In order for the Audit the Fed amendment to fail, even with a 60 vote bar, a significant number of Senators will have to outright toady to Wall Street since 67 of them either voted for or cosponsored the bill in the past year. Who’s going to be a Wall Street toady?
|By: Jane Hamsher Tuesday May 4, 2010 9:05 am|
|By: David Dayen Tuesday May 4, 2010 6:08 am|
Sen. Bernie Sanders’ office believes that his amendment calling for an audit of the Federal Reserve will “probably” require 60 votes in order to pass and get into the broader financial reform bill, whether because of a bipartisan agreement on vote thresholds for amendments or a filibuster from a Senator opposed to the amendment.
|By: David Dayen Monday March 8, 2010 6:30 pm|
Financial regulatory “reform” is beginning to look a lot like the status quo. We’ve already heard that the proposed Consumer Financial Protection Agency would be housed inside the Federal Reserve, which already held responsibility over consumer protection (and failed miserably at the task). Now the Financial Times reports that the Fed will also keep their supervision over the biggest banks, another area in which they failed but will face no diminution of power.
|By: Mike Stark Wednesday January 27, 2010 5:33 pm|
Fed Reserve Chair Ben Bernanke’s cloture vote will take place tomorrow, the day after the State of the Union. We may hear a 10 second news blip about him clearing a “key procedural hurdle,” and then the gas-bags will go back to analyzing the President’s body language and the First Lady’s taste in fashion.
And on Monday, Ben Bernanke will continue studiously ignoring the increasing unemployment rate while ensuring the Wall Street “Masters of the Universe” remain insulated from their disastrous decision-making.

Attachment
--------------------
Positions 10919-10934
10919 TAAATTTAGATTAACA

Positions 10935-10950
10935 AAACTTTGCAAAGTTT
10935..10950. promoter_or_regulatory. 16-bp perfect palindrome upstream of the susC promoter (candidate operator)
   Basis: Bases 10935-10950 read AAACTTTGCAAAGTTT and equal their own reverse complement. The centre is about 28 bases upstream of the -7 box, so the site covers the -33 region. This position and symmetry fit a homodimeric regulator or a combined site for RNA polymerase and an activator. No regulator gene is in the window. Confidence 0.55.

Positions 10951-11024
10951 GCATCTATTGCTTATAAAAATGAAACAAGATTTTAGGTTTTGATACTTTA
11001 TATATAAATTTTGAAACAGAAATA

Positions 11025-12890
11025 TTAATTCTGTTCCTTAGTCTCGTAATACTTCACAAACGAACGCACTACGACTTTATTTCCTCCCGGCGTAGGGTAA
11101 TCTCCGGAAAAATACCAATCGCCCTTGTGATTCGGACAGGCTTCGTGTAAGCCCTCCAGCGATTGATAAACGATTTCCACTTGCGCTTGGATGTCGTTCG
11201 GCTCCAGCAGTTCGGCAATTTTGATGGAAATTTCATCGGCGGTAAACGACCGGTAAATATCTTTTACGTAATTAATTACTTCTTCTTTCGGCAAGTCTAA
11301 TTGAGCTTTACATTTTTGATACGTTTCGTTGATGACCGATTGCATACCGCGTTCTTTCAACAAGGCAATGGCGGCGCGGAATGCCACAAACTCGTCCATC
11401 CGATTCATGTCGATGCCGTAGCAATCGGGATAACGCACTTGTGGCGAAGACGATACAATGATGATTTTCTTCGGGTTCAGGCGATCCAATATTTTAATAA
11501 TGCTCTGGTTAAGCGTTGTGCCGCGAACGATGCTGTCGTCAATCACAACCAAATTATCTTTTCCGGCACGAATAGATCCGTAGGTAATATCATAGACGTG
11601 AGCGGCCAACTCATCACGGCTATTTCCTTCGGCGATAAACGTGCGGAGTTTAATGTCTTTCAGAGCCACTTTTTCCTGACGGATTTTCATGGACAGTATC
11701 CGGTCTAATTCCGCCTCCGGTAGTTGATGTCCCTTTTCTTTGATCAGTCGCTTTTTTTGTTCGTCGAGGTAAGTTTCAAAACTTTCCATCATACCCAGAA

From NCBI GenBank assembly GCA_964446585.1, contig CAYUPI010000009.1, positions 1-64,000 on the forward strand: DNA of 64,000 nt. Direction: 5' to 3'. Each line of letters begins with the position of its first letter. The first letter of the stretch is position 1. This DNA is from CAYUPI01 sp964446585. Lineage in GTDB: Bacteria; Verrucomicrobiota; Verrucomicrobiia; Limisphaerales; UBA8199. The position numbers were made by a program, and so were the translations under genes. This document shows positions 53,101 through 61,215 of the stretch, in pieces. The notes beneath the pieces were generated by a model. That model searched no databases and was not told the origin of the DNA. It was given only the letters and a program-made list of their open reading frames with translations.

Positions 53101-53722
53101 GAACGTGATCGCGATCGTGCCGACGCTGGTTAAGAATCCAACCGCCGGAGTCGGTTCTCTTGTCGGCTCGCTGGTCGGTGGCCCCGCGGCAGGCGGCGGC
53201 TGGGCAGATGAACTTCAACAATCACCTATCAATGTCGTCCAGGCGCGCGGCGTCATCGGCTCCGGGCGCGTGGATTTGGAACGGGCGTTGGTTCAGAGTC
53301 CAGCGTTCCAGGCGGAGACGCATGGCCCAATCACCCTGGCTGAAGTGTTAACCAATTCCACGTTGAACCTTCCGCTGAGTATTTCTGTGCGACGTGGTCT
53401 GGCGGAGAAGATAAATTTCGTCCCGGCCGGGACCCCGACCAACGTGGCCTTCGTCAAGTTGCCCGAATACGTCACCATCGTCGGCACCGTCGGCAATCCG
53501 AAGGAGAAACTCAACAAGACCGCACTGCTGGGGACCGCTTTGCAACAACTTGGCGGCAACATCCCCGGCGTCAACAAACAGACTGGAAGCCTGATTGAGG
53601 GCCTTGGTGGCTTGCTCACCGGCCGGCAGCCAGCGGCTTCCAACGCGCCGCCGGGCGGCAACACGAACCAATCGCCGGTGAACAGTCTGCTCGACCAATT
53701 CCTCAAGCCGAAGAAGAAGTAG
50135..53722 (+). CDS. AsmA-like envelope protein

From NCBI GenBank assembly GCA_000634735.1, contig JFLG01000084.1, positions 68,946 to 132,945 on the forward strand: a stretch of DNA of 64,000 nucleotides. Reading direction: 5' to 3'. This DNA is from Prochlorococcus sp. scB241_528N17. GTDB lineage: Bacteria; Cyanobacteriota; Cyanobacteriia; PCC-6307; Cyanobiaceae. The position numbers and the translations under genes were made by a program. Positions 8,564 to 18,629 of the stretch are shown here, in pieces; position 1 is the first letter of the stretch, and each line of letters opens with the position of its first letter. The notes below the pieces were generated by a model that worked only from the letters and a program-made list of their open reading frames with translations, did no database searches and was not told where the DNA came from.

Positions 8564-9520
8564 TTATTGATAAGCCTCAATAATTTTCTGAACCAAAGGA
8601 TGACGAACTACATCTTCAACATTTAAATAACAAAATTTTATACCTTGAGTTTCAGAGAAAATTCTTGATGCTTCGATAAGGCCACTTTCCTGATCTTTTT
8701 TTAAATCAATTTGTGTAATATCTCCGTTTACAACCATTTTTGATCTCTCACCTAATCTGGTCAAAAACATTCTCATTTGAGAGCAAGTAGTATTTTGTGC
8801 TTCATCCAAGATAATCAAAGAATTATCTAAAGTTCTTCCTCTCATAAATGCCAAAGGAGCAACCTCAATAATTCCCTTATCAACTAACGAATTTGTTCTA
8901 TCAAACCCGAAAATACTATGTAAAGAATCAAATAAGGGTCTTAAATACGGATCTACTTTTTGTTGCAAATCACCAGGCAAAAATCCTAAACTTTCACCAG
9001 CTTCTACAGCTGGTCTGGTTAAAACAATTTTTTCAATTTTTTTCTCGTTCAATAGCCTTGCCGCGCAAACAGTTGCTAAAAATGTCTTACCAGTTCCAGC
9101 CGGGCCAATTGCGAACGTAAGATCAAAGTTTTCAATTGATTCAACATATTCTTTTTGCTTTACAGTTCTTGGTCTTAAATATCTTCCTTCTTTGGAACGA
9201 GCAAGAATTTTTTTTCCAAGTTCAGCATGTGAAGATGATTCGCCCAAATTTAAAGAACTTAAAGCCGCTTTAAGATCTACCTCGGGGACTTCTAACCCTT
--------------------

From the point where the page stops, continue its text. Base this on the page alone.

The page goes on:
|By: Cynthia Kouril Wednesday January 13, 2010 7:01 pm|
This is a timeline based on the emails released by Federal Reserve Bank in response to a letter request from Rep. Darrell Issa. These emails show AIG trying to do plain vanilla disclosures, and initially involving the Fed to make sure they were disclosing enough. But the disclosures were inadequate and the Fed did not ensure AIG did make adequate disclosure. The emails released thus far are sufficiently damning and raise a host of suspicions;we have a right to know the full story. Further, because of the push back and forth, it is hardly wild speculation to think there is a smoking gun document out here.
|By: David Dayen Thursday January 7, 2010 8:50 am|
Sen. Byron Dorgan’s taking a “don’t mourn, organize” approach to his last year in the Senate.
|By: David Dayen Monday December 7, 2009 6:30 pm|
Politico had a catch-up article about the interesting coalition opening up around Ben Bernanke’s re-appointment and issued of Fed transparency. I say a “catch-up” article because they’re just getting to where I was five days ago. Nonetheless, they have some interesting additions to this. I was amused by Jim DeMint’s palpable fear about being on [...]